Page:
back to article Blimey, did you know? It's World Backup Day. But... surely every day is world backup day?

Today, March 31, is supposed to be World Backup Day. Where did that one come from? Isn't every day a backup day? We did a bit of poking around. There is a World Backup Day website. Its legal section states: "World Backup Day and the Globe and Arrow are registered trademarks of 614a ltd." A check on this organization reveals a …

Anonymous Coward

I'm guessing world back up day is always near Easter so you can resurrect your data and lets be honest if it's going to die it's usually a Friday leaving you working till Sunday.

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Coat

Et resurrexit tertia die, secundum TFM.

Et expecto resurrectionem mortuorum.

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This post has been deleted by its author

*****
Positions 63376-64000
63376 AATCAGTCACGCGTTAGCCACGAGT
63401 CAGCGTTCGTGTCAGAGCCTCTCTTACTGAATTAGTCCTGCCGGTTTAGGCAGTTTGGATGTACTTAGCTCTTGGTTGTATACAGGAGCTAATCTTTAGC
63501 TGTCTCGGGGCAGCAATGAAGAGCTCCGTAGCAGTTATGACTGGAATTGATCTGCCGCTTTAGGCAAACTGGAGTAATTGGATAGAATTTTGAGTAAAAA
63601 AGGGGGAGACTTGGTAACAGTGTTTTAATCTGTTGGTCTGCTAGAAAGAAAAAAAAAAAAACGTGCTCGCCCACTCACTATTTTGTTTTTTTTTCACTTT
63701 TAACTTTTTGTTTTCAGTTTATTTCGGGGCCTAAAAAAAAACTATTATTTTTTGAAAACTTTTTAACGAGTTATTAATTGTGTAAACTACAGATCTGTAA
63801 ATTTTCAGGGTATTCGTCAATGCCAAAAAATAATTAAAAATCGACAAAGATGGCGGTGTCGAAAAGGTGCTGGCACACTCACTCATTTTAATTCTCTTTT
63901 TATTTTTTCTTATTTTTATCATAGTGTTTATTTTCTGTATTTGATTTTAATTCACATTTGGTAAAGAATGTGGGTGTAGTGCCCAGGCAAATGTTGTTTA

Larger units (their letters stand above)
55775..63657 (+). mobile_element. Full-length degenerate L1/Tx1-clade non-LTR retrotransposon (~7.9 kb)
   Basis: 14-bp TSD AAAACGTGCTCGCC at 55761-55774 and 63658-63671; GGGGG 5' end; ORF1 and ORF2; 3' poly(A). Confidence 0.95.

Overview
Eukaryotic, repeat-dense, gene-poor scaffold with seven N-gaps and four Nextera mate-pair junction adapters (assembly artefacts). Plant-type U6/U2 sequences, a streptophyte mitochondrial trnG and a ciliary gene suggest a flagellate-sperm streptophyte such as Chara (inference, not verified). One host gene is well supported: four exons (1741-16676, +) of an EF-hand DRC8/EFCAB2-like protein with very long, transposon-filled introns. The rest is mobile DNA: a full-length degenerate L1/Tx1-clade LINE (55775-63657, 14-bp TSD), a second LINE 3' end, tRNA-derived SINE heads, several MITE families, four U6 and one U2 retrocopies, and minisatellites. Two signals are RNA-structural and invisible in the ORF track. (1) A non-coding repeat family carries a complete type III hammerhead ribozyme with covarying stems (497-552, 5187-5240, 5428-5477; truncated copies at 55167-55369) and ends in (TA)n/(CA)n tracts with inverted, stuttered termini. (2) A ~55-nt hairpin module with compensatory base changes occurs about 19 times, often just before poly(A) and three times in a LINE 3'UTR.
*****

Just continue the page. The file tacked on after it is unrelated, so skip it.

Yev from Backblaze here -> It's always on March 31st so you can "back up your data and not be an April Fool". ;-)

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Would not that be the other way round? The machine died on the Friday and the backup did not kick in until Sunday?

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Trollface

Yep. Definitely, do it once a year, and make a big fuss of it.

After all, if you do it every day or week, you'll be re-using your backup tapes[1]. If it takes a while to spot the malware, it might have infected the backups, too, and you'll spend the next year working through them to find the most recent clean one.

[1] Or substitute your choice of more modern media.

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Anonymous Coward

Even at home

Consumers often buy one (1) big disk to stick all the crud on like photos, and then forget that if that dies, it's all gone so that's an issue I tend to fix first when I help someone (not fun with USB 2 connected drives).